Thursday, December 13, 2012

Dropping Out, Money Style

I just read Mark Sundeen's The Man Who Quit Money, about a guy (nicknamed Suelo, see his website or blog) who quit using money in 2000 and has lived mostly in a cave outside Moab, Utah since then. Suelo doesn't use money, and doesn't really barter either, he mostly just dumpster dives and accepts what is freely given. The book is maybe half about Suelo's spiritual quest that led him to the decision, and half about how he does it in practice and the adventures he's had along the way. Suelo was born in a fundamentalist family, and although now atheist, he is still very spiritual and talks about religion a lot. The pseudo-spiritual stuff wasn't my favorite, but the environmental and anti-corporate reasons behind Suelo's extreme freeganism I found quite interesting, and the author (a liberal environmentalist travel-writer with his own history of dirt-bagging) does a pretty great job of investigating the compromises he makes in his own modern life. He washes out and re-uses Ziploc bags, even though he's well aware that's not going to actually solve anything: not corporate greed, not poverty, not global warming. His therapist told him he should plant a garden. Apparently it helped.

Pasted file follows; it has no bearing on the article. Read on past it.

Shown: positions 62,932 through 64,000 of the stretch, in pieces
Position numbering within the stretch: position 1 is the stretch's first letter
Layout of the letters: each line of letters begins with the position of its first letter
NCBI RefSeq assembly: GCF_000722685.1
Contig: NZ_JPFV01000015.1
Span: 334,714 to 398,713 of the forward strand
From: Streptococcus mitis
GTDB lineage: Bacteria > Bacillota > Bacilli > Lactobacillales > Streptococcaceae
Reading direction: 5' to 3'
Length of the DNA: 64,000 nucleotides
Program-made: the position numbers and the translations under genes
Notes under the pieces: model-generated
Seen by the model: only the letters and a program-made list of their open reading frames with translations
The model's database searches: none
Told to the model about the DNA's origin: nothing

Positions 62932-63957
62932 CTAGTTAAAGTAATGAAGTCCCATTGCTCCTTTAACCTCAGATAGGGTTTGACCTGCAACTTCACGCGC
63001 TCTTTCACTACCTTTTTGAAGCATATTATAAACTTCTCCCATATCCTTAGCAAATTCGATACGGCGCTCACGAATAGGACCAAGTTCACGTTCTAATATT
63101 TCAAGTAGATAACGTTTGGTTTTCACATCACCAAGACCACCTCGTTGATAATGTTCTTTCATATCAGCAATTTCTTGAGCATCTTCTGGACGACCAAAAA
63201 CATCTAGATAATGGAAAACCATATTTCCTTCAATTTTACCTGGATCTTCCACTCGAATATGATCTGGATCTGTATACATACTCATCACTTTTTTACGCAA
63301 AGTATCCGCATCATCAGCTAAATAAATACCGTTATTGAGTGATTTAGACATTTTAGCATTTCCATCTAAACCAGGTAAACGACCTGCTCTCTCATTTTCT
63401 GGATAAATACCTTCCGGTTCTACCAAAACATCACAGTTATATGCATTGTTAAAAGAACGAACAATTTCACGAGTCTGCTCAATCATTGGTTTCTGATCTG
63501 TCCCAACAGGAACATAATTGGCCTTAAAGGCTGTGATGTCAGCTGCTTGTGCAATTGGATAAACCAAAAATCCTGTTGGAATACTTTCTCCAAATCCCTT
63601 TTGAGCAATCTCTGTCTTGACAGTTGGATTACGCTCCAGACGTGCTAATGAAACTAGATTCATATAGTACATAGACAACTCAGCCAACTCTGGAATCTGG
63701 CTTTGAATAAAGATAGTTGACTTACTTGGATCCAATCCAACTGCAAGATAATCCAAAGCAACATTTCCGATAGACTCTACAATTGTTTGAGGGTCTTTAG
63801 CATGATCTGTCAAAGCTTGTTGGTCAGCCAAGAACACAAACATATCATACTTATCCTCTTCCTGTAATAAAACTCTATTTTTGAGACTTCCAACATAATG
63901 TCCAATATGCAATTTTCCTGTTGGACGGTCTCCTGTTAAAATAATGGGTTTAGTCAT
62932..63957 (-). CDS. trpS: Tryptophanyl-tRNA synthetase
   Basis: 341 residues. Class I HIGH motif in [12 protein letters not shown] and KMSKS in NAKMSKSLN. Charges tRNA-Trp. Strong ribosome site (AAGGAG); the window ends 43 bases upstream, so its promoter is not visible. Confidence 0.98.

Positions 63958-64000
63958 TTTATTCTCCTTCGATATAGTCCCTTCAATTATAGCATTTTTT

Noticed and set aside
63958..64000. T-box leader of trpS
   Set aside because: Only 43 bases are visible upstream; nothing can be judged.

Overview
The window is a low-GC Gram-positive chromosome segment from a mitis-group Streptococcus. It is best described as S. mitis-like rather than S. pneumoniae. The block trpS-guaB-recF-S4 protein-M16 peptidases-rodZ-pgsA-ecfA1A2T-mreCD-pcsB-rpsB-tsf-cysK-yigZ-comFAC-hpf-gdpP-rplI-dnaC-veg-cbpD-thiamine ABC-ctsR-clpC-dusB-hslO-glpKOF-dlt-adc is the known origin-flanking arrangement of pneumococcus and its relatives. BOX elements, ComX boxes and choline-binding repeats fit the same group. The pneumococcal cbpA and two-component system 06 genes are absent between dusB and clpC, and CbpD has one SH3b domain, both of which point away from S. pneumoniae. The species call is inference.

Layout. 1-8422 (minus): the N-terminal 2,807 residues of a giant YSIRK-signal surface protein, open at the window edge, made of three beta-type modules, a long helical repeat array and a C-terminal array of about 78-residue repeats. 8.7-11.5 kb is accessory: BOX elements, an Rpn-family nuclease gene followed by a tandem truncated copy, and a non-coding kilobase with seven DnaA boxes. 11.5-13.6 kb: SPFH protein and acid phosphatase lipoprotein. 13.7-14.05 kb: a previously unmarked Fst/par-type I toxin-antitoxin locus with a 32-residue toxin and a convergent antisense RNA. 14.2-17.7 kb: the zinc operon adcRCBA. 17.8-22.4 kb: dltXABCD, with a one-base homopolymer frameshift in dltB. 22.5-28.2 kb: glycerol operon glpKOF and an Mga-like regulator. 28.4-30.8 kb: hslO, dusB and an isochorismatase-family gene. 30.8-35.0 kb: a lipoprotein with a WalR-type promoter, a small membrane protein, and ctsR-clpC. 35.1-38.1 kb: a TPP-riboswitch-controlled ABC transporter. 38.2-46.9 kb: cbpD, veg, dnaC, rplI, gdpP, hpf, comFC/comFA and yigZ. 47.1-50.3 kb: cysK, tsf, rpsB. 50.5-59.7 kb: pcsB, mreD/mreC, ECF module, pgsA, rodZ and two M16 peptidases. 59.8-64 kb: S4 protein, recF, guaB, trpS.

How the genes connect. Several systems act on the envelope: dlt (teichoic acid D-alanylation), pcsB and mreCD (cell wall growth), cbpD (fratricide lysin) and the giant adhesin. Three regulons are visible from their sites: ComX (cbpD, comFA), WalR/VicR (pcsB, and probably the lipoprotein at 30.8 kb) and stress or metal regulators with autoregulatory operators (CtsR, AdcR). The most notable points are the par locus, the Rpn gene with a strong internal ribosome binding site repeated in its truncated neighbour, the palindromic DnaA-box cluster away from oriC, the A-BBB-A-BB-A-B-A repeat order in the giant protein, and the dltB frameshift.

on Moab (and another free spirit who lives there):
A bisexual dope-smoking Jack Mormon who speaks fluent German and whose passions included spelunking, choir, motorcycles, nude hiking, feminist literature, and classical piano might be hard-pressed to assimilate into even the most tolerant of communities: in a hick Utah mining town he was a clear outlier. But in Moab, nobody blinked an eye; they never did. Indeed, when I told locals that I was writing a book about a guy in a cave, they asked, "Which one?"
from a "Why Freegan?" pamphlet by a punk named koala:
There are two options for existence: 1) waste your life working to get money to buy things that you don't need and help destroy the environment or 2) live a full satisfying life, occasionally scavenging or working your self-sufficiency skills to get the food and stuff you need to be content, while treading lightly on the earth, eliminating waste, and boycotting everything.
 Obviously I'm sympathetic to a lot of this. That said, I am going to go to my office now. At least my job is teaching and research, and tonight I'll be taking public transit to go consume an experience (Of Montreal at the Trocadero, with Foxygen and French Horn Rebellion), and not purchasing more stuff I don't need.





As a friend said: "Yep."

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